This new Interim Final Rule exposes some of the critical problems that follow from the Coronavirus Aid, Relief, and Economic Security (CARES) Act, which was enacted quickly and then implemented in a disjointed manner through the issuance of a multitude of new and often conflicting guidance. Unfortunately, the piecemeal guidance issued by the SBA and statements made by the Secretary of the Treasury regarding audit scrutiny and enforcement liability have undercut the well-intentioned purpose of the PPP, which was to provide immediate assistance to businesses affected by the COVID-19 pandemic. Instead, companies in financial need have been reluctant to apply for or keep the PPP loans out of fear they may be subject to a future SBA enforcement action.
Businesses should take some comfort in knowing that the SBA likely will have difficulty pursuing any criminal enforcement for loans obtained based on certifications made in good faith and based on the limited SBA PPP guidance available at the time a borrower applied for a loan. Many enforcement fears relate to the False Claims Act (FCA), 31 U.S.C. §§ 3729 – 3733, which establishes liability for any person who knowingly submits a false claim to the government. To violate the FCA, however, a person must have submitted a false claim with knowledge of the falsity. Knowledge of false information is defined as actual knowledge, deliberate ignorance of the truth or falsity of the information, or reckless disregard of the truth or falsity of the information. See 31 U.S.C. § 3729(b)(1). In the present situation, where the government rapidly implemented the PPP, induced companies to apply for loans based on vague and incomplete guidance, and subsequently issued a series of continuously changing, and sometimes conflicting, fragmented rules, it will be difficult to demonstrate the intent and knowledge component of the FCA for purposes of liability. SBA concedes as much in the latest interim final rule and in its response to Question 46.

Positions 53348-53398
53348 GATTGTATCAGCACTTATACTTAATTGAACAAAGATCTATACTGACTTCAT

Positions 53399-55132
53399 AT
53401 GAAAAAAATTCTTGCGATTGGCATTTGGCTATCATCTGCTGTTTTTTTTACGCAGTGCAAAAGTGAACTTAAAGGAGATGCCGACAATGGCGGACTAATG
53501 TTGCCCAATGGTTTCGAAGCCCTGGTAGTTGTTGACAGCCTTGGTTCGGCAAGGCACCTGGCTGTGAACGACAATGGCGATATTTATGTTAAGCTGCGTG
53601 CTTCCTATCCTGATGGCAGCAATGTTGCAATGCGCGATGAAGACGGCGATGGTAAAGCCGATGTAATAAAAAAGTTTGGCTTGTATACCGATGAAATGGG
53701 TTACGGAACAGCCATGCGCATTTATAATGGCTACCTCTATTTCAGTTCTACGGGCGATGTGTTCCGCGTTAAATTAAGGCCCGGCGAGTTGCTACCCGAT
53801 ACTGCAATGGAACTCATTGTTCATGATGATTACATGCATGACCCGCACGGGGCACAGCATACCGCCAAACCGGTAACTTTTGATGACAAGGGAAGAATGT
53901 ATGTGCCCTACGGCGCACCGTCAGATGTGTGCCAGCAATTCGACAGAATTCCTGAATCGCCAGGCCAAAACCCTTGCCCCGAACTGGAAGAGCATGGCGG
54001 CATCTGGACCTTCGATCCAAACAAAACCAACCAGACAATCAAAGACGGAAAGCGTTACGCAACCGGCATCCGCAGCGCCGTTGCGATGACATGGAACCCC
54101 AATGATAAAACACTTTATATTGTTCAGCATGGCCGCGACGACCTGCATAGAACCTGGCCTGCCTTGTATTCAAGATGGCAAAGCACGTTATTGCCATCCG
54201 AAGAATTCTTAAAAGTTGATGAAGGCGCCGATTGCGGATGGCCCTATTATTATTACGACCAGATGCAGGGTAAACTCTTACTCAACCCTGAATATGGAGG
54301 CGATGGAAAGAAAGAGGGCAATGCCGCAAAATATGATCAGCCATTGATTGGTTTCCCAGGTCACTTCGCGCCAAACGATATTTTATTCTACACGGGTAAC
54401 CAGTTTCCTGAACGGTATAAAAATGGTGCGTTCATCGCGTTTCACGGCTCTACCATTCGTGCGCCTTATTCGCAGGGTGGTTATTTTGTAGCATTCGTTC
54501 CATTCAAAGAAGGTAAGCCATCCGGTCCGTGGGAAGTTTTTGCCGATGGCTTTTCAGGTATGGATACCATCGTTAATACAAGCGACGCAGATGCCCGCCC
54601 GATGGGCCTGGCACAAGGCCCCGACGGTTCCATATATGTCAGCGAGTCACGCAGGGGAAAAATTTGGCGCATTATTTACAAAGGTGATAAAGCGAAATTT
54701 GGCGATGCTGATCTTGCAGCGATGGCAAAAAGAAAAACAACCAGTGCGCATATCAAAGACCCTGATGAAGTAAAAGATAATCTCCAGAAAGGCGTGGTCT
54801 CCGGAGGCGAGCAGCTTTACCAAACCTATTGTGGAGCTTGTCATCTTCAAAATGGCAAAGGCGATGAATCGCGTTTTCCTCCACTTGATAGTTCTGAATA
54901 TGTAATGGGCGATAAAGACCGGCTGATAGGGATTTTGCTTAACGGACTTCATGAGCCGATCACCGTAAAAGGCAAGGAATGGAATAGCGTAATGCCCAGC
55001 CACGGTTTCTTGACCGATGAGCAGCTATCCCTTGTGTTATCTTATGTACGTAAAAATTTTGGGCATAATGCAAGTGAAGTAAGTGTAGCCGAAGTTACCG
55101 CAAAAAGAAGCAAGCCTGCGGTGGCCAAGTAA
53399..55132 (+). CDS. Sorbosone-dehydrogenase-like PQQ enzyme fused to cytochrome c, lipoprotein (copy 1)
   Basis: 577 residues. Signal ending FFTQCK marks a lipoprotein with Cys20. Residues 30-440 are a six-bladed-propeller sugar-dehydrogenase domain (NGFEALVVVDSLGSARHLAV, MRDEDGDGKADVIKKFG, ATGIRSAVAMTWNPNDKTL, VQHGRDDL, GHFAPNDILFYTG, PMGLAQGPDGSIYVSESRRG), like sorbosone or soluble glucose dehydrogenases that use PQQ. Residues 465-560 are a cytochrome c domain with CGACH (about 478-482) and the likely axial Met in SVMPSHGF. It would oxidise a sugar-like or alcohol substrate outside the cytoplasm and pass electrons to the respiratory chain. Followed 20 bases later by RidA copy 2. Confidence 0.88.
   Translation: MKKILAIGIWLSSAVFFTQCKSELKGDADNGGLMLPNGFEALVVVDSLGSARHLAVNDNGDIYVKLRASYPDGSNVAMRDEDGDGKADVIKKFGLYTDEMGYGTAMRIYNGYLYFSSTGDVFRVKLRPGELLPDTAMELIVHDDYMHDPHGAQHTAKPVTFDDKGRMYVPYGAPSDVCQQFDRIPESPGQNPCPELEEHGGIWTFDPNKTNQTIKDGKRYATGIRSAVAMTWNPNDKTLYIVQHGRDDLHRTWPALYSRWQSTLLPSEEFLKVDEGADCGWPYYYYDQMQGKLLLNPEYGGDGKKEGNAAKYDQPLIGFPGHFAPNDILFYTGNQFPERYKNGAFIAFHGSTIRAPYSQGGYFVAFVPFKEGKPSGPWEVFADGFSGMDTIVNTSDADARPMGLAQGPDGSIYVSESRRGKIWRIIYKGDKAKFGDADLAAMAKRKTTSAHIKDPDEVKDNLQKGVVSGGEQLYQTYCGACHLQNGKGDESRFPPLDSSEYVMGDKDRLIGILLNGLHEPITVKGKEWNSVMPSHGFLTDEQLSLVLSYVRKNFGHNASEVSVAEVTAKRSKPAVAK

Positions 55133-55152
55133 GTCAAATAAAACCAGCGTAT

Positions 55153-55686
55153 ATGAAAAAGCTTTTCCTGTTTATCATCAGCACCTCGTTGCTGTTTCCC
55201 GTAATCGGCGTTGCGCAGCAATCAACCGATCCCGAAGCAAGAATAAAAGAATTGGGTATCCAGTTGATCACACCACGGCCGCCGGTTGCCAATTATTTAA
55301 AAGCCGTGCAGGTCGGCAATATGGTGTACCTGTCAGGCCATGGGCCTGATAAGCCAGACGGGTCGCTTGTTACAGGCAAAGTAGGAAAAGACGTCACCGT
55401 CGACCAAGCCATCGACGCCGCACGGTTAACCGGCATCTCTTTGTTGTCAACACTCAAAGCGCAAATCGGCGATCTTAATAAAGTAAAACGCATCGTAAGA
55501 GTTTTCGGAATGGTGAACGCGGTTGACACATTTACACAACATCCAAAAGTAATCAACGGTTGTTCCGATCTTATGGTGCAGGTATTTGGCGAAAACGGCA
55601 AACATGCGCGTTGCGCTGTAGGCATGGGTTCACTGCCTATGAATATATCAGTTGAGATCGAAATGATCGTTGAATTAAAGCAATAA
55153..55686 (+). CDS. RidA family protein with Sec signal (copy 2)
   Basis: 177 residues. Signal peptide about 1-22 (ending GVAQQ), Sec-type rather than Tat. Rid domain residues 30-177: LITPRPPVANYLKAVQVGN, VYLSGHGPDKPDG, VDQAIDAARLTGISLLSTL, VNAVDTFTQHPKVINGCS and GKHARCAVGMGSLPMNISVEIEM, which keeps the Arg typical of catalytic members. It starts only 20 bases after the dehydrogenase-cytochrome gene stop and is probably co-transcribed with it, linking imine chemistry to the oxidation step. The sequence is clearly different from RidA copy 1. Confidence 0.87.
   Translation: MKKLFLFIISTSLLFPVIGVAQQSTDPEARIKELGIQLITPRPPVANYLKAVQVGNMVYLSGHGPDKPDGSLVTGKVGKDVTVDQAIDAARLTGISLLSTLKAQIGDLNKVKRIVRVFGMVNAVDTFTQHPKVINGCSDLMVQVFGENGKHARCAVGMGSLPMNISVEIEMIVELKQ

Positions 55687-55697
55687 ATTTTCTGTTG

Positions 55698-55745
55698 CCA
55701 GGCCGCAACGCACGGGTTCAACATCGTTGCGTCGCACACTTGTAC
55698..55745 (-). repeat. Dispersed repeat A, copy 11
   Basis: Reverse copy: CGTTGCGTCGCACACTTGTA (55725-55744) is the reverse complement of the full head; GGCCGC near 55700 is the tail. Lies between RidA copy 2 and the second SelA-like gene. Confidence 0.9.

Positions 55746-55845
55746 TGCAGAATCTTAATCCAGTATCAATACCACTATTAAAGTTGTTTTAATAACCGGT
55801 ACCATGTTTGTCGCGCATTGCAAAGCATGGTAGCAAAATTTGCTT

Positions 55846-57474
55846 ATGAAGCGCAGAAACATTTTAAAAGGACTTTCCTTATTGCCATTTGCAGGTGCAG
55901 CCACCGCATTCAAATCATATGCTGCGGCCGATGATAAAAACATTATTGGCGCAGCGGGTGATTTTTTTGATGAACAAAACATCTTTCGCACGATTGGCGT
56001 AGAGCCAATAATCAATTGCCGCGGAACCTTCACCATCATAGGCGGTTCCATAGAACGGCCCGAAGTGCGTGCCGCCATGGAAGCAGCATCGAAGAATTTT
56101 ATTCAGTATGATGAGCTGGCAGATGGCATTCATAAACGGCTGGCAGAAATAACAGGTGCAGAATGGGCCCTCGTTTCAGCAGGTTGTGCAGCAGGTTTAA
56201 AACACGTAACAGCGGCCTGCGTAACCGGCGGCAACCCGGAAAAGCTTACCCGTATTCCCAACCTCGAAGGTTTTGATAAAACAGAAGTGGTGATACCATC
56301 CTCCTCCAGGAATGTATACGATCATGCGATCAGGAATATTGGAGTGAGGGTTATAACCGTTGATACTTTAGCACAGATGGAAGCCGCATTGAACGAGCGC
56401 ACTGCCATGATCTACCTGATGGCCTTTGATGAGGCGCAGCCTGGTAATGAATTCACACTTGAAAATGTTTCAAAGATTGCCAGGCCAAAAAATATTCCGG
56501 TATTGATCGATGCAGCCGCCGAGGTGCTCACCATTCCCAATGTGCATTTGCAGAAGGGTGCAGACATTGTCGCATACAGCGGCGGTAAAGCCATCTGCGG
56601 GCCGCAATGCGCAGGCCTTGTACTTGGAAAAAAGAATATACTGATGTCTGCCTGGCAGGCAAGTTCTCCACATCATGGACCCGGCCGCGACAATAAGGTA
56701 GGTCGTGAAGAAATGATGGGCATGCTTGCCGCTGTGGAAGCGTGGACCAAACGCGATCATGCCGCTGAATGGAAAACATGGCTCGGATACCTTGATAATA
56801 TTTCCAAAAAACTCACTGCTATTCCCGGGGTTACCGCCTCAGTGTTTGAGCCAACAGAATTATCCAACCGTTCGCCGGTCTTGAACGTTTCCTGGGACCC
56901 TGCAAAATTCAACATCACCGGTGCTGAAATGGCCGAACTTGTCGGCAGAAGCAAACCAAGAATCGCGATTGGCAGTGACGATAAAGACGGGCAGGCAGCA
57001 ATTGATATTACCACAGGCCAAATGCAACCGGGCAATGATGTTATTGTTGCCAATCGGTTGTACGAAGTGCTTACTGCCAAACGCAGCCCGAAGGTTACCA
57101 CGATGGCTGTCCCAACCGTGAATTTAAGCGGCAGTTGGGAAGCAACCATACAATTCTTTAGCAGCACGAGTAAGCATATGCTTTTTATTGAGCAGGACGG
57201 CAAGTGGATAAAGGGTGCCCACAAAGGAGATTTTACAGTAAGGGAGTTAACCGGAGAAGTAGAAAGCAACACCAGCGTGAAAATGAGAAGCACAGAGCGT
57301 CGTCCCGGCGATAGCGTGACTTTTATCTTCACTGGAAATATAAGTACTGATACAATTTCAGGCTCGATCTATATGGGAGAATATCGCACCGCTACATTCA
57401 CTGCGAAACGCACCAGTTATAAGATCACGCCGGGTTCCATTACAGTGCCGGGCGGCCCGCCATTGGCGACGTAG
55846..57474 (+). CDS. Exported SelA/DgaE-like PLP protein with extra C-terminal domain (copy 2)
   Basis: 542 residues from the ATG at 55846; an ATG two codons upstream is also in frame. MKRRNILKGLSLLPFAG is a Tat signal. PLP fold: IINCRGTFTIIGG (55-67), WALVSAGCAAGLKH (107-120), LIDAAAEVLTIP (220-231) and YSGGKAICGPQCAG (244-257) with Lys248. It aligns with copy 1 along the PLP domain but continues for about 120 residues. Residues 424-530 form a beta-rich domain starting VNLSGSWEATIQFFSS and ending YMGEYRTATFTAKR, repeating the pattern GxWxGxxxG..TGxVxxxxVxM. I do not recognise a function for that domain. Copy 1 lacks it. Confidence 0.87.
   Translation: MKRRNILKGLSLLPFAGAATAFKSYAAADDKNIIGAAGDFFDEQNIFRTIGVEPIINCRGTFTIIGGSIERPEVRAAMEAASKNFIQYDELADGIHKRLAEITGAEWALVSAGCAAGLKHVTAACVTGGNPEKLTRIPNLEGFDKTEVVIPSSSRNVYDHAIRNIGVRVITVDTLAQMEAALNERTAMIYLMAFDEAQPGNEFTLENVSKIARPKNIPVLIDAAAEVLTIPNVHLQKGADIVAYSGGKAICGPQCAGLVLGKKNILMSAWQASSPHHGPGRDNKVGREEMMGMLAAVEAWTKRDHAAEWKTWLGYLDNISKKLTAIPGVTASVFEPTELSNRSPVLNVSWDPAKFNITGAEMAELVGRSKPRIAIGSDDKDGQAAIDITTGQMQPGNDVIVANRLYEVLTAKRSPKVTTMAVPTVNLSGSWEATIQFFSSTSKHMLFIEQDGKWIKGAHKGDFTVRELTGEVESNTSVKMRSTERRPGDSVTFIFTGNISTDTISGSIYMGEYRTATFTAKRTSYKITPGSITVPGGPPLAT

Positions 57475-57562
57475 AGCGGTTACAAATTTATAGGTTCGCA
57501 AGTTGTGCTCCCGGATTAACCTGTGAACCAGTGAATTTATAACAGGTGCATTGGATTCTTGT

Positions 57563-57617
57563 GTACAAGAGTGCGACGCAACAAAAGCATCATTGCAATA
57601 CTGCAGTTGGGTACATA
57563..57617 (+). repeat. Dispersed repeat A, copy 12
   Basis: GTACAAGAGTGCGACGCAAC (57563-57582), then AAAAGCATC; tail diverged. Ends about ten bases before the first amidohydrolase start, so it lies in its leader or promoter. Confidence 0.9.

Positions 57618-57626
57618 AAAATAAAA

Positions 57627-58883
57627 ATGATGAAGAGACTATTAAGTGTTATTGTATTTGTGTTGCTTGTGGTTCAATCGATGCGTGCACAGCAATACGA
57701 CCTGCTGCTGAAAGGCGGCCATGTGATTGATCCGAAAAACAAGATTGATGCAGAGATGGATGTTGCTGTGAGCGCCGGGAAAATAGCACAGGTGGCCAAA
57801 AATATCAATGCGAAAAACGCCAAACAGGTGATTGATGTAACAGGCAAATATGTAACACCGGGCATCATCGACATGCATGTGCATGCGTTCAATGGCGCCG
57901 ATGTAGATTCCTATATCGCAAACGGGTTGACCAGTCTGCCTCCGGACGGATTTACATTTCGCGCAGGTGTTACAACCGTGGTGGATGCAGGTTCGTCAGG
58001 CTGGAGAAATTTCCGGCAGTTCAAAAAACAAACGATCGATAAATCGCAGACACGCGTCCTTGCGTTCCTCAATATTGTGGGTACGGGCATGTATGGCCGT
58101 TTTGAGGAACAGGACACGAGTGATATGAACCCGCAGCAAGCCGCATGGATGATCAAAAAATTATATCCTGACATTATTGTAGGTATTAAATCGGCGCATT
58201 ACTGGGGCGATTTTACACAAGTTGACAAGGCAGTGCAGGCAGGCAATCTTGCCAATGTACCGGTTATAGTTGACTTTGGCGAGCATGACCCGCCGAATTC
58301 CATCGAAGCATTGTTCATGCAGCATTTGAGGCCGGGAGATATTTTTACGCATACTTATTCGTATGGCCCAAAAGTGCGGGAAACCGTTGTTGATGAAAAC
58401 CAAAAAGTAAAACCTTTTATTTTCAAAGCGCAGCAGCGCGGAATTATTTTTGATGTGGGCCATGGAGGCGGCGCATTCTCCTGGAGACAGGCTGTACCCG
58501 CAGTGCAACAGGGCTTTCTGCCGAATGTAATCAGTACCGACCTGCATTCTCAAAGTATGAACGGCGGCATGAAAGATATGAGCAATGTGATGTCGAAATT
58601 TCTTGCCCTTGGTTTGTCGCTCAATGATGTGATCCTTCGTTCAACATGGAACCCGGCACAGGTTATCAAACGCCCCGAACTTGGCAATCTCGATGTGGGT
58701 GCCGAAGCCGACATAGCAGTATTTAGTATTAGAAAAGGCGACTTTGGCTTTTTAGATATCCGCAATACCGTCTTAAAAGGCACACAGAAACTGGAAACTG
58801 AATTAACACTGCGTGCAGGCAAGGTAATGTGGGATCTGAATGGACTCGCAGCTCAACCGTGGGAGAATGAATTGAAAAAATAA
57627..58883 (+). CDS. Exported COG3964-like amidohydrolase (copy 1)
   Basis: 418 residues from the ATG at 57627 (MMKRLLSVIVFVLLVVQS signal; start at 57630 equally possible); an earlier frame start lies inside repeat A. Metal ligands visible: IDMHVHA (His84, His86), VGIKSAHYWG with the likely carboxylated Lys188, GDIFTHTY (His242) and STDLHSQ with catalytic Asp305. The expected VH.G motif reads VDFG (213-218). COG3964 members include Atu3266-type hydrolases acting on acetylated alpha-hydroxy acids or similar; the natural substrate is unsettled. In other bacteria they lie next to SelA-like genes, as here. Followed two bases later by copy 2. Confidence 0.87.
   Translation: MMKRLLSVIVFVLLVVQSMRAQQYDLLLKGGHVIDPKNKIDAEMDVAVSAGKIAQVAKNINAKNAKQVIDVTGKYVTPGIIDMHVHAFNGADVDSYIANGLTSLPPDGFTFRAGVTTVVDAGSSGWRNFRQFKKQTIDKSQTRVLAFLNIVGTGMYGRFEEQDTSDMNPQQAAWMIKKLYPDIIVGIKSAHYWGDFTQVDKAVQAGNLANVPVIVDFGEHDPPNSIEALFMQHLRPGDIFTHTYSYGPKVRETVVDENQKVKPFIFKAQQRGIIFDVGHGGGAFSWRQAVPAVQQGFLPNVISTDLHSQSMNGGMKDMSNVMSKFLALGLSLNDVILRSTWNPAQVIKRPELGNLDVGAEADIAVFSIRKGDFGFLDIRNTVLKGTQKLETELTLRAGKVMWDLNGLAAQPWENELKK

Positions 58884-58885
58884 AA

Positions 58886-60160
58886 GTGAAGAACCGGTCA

Specifically, in the most recent iteration of the SBA’s PPP Frequently Asked Questions document, SBA addressed how it will review borrowers’ required good-faith certification concerning the necessity of their loan request. SBA’s FAQ response states that a safe harbor will apply to SBA’s review of PPP loans with respect to the economic necessity issue, which means that any borrower that, together with its affiliates, received PPP loans with an original principal amount of less than $2 million will be deemed to have made the required certification concerning the necessity of the loan request in good faith. SBA has implemented this safe harbor in part because borrowers with loans below the $2 million threshold are generally less likely to have access to adequate sources of liquidity in the current economy than borrowers with larger loans. Interestingly, SBA’s guidance also expressly states that, given the large number of PPP loans, this approach to enforcement of loans within the safe harbor will enable SBA to conserve its finite audit resources and focus its reviews on larger loans, where the compliance effort may yield higher returns.
Even for those PPP loans in excess of $2 million that may face more scrutiny by the SBA, Question 46 reminds companies that if the SBA determines that a borrower lacked an adequate basis for the required economic necessity certification, SBA will seek repayment of the outstanding PPP loan balance and will inform the lender that the borrower is not eligible for loan forgiveness. If the borrower repays the loan after receiving notification from SBA, SBA will not pursue administrative enforcement or referrals to other agencies. The inherent concessions by the government of the limits of its enforcement authority should provide some measure of comfort to borrowers concerned about civil and criminal exposure arising out of the PPP.
Faegre Drinker continues to monitor the status of the Paycheck Protection Program and any additional guidance the SBA may issue.